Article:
• Credentials. What kind of background and education does your potential agent have? Ideally, you want to work with a professional who is well-credentialed and who continues to educate him-/herself in the real estate field.

  • Availability. Does your potential agent respond calls, texts, or emails in a timely fashion? An open line of communication is essential when you’re selling a home, since delays can mean missing out on landing the right buyer. You want to choose an agent who is available when you need them, including evenings and weekends.

  • Connection. After the above factors are considered, you also need to ask yourself if you get along well with the real estate agent you are thinking of working with. It’s good to have an agent who understands your unique situation and who will work through each step with clear communication and advice.

Evaluating Your Property’s Worth

Settling on a price tag for your home sale may seem daunting. Don’t worry! This is one of the first things that your real estate agent will help you with in your home sale journey. Your agent will help you evaluate your home’s value fairly, without the emotional aspect that many homeowners weigh into their self-assessment of their property’s worth.



Now that you’ve decided to sell your home, you need to take some time to prepare your home for sale.

Consider Curb Appeal

You’ve been driving up to your home for years, or maybe even decades, but when was the last time you actually looked at your home’s facade as you pulled into the driveway? Curb appeal is your home’s first impression - and in the real estate market, first impressions are everything.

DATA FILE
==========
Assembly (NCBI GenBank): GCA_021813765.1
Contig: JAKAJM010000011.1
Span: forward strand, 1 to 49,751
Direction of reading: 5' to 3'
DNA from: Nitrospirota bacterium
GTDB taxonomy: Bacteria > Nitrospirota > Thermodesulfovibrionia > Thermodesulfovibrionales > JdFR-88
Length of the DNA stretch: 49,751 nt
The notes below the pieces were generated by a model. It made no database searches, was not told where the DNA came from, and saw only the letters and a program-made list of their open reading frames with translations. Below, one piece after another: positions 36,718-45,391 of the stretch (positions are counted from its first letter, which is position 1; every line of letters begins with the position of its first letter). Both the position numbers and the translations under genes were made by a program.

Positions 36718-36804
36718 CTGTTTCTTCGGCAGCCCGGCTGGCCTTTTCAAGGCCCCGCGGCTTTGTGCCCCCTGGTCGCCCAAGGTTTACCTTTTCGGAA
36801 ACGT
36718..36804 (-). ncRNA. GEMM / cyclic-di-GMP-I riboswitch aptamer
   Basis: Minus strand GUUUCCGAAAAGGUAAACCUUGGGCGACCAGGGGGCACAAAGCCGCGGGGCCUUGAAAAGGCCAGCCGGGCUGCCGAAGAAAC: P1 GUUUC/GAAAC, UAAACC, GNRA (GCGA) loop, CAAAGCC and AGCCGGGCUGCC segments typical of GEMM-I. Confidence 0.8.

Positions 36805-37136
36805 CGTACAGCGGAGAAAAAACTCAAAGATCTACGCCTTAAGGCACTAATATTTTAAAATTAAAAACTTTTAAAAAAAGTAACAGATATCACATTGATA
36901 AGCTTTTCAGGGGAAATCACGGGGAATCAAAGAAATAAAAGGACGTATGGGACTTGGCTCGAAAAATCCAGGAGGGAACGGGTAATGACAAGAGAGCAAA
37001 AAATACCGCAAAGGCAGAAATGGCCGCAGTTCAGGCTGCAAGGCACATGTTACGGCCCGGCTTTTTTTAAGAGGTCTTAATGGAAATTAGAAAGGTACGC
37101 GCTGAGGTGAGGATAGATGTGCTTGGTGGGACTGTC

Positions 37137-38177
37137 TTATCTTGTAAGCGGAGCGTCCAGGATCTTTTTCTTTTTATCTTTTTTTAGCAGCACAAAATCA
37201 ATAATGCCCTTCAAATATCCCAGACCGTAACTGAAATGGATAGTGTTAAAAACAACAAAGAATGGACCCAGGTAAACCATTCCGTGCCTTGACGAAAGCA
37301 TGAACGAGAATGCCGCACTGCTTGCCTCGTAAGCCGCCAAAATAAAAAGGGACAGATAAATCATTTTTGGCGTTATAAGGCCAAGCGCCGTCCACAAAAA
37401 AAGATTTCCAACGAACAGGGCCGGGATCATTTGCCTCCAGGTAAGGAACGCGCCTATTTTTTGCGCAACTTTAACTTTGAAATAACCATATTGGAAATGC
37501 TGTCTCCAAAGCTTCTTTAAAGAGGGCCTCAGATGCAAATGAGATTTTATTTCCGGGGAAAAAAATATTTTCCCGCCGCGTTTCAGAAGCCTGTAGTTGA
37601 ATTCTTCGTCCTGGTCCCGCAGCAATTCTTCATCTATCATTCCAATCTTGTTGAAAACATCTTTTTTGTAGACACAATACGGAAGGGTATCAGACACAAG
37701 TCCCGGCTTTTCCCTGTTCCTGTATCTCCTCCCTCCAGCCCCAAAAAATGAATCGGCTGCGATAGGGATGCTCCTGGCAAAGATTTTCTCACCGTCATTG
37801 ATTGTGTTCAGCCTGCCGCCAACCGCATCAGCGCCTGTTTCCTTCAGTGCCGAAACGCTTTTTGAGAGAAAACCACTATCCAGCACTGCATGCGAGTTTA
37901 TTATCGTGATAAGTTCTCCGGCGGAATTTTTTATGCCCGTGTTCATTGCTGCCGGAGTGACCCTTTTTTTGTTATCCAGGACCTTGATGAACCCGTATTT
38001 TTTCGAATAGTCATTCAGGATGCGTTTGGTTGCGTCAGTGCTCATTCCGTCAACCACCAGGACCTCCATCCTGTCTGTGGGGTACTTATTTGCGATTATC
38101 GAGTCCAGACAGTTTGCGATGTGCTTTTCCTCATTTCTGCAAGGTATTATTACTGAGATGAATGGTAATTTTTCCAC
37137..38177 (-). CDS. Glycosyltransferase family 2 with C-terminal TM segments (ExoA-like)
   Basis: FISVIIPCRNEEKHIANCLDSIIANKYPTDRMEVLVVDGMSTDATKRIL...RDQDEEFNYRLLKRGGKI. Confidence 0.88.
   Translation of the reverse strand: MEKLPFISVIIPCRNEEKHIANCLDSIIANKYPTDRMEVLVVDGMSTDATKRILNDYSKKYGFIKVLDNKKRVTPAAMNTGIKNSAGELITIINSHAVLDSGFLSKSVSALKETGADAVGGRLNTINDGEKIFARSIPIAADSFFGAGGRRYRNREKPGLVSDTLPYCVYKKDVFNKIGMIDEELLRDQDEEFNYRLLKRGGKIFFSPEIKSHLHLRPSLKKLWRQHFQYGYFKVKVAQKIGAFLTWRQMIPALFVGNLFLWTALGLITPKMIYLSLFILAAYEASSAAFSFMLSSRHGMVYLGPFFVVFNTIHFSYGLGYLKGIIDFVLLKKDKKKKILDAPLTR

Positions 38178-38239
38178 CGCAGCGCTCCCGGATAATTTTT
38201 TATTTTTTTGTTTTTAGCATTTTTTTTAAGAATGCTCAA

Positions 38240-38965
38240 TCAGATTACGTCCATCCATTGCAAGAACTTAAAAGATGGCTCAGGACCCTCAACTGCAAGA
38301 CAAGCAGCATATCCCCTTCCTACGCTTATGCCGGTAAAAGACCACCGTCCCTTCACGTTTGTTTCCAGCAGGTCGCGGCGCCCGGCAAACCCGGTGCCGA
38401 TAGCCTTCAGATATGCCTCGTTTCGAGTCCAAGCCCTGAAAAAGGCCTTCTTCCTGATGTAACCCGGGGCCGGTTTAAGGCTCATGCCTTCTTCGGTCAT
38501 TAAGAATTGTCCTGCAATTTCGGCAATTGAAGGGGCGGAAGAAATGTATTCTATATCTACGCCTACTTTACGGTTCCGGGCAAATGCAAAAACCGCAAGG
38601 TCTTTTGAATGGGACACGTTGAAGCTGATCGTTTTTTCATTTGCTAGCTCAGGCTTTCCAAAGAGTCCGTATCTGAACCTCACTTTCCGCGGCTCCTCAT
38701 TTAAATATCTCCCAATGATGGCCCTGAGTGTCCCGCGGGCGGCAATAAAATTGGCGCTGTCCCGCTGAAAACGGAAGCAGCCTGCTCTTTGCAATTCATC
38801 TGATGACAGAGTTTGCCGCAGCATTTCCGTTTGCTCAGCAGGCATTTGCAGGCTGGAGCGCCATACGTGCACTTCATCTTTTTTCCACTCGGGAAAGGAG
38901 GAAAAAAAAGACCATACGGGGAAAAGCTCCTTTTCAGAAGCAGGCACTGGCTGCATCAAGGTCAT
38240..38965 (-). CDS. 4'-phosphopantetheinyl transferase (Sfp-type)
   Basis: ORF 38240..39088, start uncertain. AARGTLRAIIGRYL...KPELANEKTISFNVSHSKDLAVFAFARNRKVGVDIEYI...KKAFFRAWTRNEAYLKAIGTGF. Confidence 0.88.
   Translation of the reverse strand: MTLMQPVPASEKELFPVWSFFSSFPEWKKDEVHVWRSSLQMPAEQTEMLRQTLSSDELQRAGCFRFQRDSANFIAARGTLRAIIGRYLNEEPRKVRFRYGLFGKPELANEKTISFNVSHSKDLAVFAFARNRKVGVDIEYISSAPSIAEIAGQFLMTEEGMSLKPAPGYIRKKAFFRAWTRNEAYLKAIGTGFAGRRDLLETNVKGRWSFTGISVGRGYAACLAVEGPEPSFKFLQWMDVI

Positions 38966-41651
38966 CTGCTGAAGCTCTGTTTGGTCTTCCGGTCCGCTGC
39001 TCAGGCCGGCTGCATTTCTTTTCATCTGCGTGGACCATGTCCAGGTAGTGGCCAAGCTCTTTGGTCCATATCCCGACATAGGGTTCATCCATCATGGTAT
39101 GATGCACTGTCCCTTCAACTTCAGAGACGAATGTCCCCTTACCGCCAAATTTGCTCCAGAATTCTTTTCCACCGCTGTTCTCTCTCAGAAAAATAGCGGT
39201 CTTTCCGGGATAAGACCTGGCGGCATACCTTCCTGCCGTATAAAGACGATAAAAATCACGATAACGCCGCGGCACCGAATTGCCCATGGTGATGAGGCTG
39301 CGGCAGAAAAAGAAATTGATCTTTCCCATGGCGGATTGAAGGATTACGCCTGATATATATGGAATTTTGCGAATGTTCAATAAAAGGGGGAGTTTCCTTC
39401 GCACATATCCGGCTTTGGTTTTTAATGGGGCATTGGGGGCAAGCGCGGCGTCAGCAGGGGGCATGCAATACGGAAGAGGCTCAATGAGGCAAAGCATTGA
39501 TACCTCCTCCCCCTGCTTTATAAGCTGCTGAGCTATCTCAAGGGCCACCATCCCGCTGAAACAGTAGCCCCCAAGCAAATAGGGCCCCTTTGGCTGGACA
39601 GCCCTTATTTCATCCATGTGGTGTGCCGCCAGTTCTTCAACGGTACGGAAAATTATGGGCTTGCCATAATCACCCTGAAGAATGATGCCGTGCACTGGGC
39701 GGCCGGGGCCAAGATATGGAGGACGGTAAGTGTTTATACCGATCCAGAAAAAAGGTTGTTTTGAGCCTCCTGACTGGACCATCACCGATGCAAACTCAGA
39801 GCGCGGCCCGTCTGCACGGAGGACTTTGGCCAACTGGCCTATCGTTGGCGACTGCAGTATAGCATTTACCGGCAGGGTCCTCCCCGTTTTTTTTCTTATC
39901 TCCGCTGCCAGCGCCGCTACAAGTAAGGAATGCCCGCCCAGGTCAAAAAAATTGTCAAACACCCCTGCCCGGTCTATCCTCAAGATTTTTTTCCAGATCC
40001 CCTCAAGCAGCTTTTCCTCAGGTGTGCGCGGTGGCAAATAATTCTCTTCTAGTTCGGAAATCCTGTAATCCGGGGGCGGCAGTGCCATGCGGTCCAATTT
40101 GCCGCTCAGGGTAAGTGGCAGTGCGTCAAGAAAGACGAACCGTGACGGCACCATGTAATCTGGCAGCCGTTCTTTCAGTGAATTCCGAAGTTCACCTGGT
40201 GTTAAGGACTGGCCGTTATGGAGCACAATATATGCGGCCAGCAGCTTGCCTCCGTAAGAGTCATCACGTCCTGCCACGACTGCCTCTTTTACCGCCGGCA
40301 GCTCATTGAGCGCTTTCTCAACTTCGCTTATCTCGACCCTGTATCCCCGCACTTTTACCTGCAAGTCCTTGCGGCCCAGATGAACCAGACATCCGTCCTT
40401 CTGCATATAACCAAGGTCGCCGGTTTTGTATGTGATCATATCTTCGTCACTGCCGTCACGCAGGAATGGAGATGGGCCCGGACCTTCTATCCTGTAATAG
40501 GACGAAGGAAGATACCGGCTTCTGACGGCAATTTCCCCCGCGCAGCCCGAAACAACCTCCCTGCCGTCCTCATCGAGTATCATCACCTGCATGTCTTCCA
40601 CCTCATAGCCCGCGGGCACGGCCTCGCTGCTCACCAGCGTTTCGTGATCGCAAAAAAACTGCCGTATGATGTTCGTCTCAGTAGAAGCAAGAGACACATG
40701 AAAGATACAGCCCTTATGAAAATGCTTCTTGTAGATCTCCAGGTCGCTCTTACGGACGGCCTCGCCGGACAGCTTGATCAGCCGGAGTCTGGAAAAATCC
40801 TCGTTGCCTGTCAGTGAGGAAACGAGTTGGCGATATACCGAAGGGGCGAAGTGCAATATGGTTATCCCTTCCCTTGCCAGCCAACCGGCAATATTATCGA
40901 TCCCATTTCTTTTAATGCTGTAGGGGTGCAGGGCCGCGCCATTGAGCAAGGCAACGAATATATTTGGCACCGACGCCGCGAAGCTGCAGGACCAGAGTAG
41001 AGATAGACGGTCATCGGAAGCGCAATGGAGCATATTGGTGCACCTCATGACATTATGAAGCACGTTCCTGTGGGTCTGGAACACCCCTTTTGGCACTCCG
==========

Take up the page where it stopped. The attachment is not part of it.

If your curb appeal is less than appealing or dated, consider ways you can boost your home’s appearance. New landscaping, tidied bushes, driveway repairs, and maybe even some seasonal decor can bring an attractive touch to the front of your home.

Make Those Repairs

Every house has those little things that get pushed to the bottom of the honey-do list, weekend after weekend. As you prepare your home for sale, it’s time to tackle those tasks so that your home is in good shape for potential buyers and will pass inspection with flying colors.

Even cosmetic repairs have their place. A fresh coat of paint, some quick DIYs in the bathroom, and small upgrades to kitchen counters or cabinets can make a big difference to prospective buyers.

Keep Things Tidy

If you wouldn’t want to walk into someone’s cluttered house and try to imagine yourself living there, your prospective buyers probably don’t want to walk into your clutter and try to imagine plugging their lifestyle into that space. When you’re preparing your home for sale, it’s important to look at your space with fresh eyes and take some time to remove the clutter that you might ignore on the day to day.

If you’ve outgrown your space or want to stage your home to make a minimal storage situation appear less tiny, you might consider storing some of your items in an external storage unit while you prepare to move. Not only will your house be more presentable, but you’ll save some work later on when you have to pack everything up after the sale.

Other Housekeeping Items

Before you put your house on the market, your real estate agent will help you to prepare a disclosure statement that’s beneficial for both you and your buyer. They’ll also help you to think through some of the finer details, like getting a pest inspection, before you list the home.

Prepare for Showing the Home